Walmart is increasing pay for workers and changing some job and leadership roles — steps that the retailer said will give its employees more room for raises and career growth.
According to Dacona Smith, COO for Walmart U.S., the retailer is “introducing a team-based operating model in our Supercenters – similar to the one that has been very successful at Sam’s Club over the past year and in our Neighborhood Market stores this year. We’re investing in new roles and skills training to give us the flexibility to serve customers anytime and anywhere.”
More specifically, Walmart is creating small teams of associates who will be cross-trained and given ownership of the work and their area for everything from in-stock to visual standards, Smith said. Workers will gain more skills via this new structure, which means that they can better support co-workers and help peers who need help during busy shifts, or fill in for absent associates.
“For example, associates who prepare fresh food will be trained to maintain pricing and standards in their area – giving them broader skill sets that allow them to help customers and grow their own careers,” Smith said.
Leadership is also changing as part of the new structure.
The new roles in the chain’s supercenters, at the hourly and salaried level, will include store lead (formerly co-manager), coach (formerly assistant manager) and team lead (formerly department manager). These new positions will develop their teams, deliver Walmart’s strategic priorities and be responsible for empowering the chain’s more than 1 million associates as they take on bigger roles at work.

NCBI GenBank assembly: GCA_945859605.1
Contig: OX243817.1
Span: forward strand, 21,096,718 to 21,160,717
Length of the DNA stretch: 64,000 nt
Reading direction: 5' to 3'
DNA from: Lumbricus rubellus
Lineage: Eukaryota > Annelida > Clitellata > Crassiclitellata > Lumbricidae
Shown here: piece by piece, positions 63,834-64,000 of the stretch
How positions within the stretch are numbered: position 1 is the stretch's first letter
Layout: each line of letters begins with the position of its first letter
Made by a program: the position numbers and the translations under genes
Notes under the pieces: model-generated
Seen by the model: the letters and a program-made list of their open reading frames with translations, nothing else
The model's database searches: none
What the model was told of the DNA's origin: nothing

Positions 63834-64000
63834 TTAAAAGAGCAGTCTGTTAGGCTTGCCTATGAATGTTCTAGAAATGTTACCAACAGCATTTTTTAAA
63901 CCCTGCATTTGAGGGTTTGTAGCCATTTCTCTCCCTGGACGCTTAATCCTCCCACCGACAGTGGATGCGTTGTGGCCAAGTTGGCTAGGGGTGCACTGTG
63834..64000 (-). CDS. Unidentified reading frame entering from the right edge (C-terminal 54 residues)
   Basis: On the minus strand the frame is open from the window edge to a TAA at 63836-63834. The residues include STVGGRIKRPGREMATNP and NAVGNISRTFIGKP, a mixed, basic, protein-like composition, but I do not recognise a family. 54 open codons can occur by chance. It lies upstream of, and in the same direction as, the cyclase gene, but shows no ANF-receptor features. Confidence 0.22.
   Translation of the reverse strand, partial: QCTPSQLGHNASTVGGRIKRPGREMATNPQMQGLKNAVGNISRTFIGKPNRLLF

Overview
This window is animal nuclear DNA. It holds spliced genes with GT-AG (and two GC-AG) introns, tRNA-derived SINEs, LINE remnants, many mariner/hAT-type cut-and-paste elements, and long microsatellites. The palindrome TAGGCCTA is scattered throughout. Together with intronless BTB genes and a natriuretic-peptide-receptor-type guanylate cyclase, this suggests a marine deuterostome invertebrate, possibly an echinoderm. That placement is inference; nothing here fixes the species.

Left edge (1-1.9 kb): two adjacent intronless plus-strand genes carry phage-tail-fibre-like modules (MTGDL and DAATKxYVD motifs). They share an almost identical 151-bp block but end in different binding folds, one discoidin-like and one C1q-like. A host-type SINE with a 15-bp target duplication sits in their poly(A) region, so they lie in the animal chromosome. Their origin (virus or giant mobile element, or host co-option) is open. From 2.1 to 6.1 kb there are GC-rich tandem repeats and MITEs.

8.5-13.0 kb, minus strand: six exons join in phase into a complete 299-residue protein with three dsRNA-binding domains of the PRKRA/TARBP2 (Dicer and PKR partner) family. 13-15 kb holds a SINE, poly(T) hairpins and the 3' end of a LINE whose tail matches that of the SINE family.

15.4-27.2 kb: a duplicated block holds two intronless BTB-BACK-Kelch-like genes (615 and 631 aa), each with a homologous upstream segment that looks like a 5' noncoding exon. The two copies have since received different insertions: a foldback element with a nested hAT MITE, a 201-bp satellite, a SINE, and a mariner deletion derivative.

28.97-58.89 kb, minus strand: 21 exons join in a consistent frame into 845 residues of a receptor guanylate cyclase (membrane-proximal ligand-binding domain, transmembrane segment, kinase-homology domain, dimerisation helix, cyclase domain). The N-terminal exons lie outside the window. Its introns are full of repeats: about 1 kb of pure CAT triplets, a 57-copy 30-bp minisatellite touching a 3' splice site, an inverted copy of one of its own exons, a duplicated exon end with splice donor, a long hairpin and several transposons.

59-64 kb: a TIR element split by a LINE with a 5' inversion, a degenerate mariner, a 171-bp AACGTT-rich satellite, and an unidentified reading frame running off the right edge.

“We’re especially excited about the team lead role,” Smith said. “These associates will lead and develop people, rather than focusing on completing tasks, giving associates a more direct connection to leadership. As we’ve tested this team approach, associates have gravitated to the connection and camaraderie that come with being part of a small team that supports each other and works together toward shared goals.”
Not all Walmart workers will be offered new roles, of course, but even so, Smith said that no one who wants to remain with the retailer will be pushed out as a result of these changes. “They will either remain in their current roles or be offered a similar position,” he noted. “They’ll keep the same pay through at least October 2021.”
As for pay, those new hourly and salaried leadership jobs will come with raises.
“The new wage ranges for the hourly team lead roles start at between $18 and $21 an hour and can go up to $30 an hour in Supercenters,” Smith said. “Through this new tiered structure for team leads, we’re creating room for pay and career growth while investing in areas like pickup and delivery as customers increasingly turn to those options. Those parts of the business will only continue to grow.”
Walmart also plans raises for other workers — including for specific and skilled front-line hourly supercenter jobs. The minimum pay for deli and bakery workers is increasing to $15 an hour or higher, from $11 an hour. “Pay is also being raised for several hourly auto care center roles. Most associates in these roles will receive a base pay increase of $1 or more per hour,” Smith said, adding that about 165,000 hourly Walmart employees will receive raises as soon as October.
“For these select hourly roles, this increase will also take the place of the regular quarterly bonus and become part of their base pay going forward, offering more predictability and more pay in their hourly wages,” Smith noted. “These associates will continue to be eligible to receive quarterly bonuses for Q3 and Q4 of this year. When we’ve asked associates, the overwhelming majority say their hourly wages are the most important part of their pay, well ahead of quarterly bonuses.”
Bentonville, Arkansas-based Walmart operates more than 11,300 stores under 58 banners in 27 countries, and e-commerce websites, employing 2.2 million-plus associates worldwide. Walmart U.S. is No. 1 on The PG 100, PG’s list of the top food and consumables retailers in North America, while Walmart-owned Sam's Club ranks No. 9.